For a more budget friendly purchase, skip the organic and go with Trader Joe's cage-free brand for about $2.79/dozen.  From chickens that are never given, hormones, anti-biotics and are only vegetarian fed.  Still nice dark yolks from cage-free birds.  Very tasty.

Ok:  Eggland's Best   about $2.79/ dozen
These eggs had a nice dark color, however it was probably added in a sense, as they somehow add fish oil into the eggs.  This does allow the eggs to have the nutrients of Omega-3's, but leaves the eggs not quite as tasty as it being there naturally.

Preferably Not:  Bargain Brand Eggs  ($ cheap at the check out, but more cost to your health)
These are the eggs that are light in color and are also light on having any real taste.  They are also likely to have been fed rather poorly and have a lower amount of Omega-3's to offer.  Having a diet high in cholesterol, and low in omega-3's, could put a person in danger of heart disease.

I haven't mentioned free-range chickens because I wasn't impressed with those eggs.  I am sure they come from a variety a sources, but the ones I tried were left lacking.  Out of 8 yolks only 2 were darker and the others were all light in color.  Not worth the extra money in my opinion.  Apparently there are very loose definitions as to what "free-range" means.  It means that the birds have to have access to the outside, however that can be as broadly defined as the chickens being in a screened in porch area, according to my research.

People often wonder if a brown egg is healthier than a white egg, they are in fact nutritionally identical.  Here's a fun bit of information to know:
The color of chicken eggs is determined by materials which are deposited while the eggs develop inside the hen's oviduct. Some chickens deposit white pigments, while others deposit brown pigments, and some chicken breeds like the Aracauna and Americauna lay blue to green eggs, just to add to the color spectrum. The original predecessor of the chicken, the Red Junglefowl, lays cream-colored eggs. Different egg colors appear to have developed over the course of centuries of breeding. (source)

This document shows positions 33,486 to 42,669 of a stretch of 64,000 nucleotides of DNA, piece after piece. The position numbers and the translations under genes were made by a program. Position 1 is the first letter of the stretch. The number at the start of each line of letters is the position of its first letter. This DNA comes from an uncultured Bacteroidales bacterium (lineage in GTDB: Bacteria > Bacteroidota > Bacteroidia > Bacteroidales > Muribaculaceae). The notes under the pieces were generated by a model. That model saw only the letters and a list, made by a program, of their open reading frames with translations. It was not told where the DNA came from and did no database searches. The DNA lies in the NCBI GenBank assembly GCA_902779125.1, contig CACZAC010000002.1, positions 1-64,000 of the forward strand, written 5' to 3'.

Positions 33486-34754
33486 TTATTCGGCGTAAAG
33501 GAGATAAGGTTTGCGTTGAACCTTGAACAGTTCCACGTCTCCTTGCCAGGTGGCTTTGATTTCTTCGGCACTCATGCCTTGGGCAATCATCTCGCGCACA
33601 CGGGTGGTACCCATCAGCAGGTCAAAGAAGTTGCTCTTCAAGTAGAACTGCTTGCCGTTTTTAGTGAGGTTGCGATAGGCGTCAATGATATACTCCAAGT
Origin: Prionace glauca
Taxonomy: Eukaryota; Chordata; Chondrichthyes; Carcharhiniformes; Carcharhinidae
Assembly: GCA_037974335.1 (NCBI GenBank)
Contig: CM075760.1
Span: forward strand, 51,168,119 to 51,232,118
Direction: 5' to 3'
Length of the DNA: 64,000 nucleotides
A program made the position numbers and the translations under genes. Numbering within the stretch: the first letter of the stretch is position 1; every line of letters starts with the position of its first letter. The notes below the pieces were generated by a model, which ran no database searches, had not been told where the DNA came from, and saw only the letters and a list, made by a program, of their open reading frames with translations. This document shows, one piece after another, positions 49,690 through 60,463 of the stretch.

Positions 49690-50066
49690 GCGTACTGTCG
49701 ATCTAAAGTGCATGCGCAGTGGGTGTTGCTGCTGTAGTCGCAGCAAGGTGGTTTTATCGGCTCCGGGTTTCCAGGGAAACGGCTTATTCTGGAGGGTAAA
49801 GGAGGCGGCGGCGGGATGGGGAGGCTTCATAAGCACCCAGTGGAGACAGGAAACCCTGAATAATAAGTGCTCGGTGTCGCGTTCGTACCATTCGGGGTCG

My preference are the Trader Joe's cage-free *, however in a pinch I would buy the Target cage-free ones, they just don't come with the same guarantee of no hormones, antibiotics and vegetarian fed that the Trader Joe ones do.  Or I would buy Eggland's Best.  The Trader Joe and Target one's are a reasonable price, and they are pretty tasty!

As far as how many eggs you should be eating that really varies from person to person.  If you have high cholesterol or other health conditions you should probably check with your doctor about amounts.  Each egg has a days worth of cholesterol in it.  So maybe one a day or two every other day.  Do what works best for you, your health, and your palate.

To keep you from getting bored with eggs here are a few recipe ideas!

Picture from

*I have ammended the above post concerning Target's Cage-Free eggs.  Each retailer gets their eggs from a variety of sources, however there should be some degree of consistency.  This morning I used a large number of the cage-free Target eggs.  The yolks were so pale I really don't think I've ever seen any that have been paler than these, and therefore in my opinion they're not worth spending the extra money on.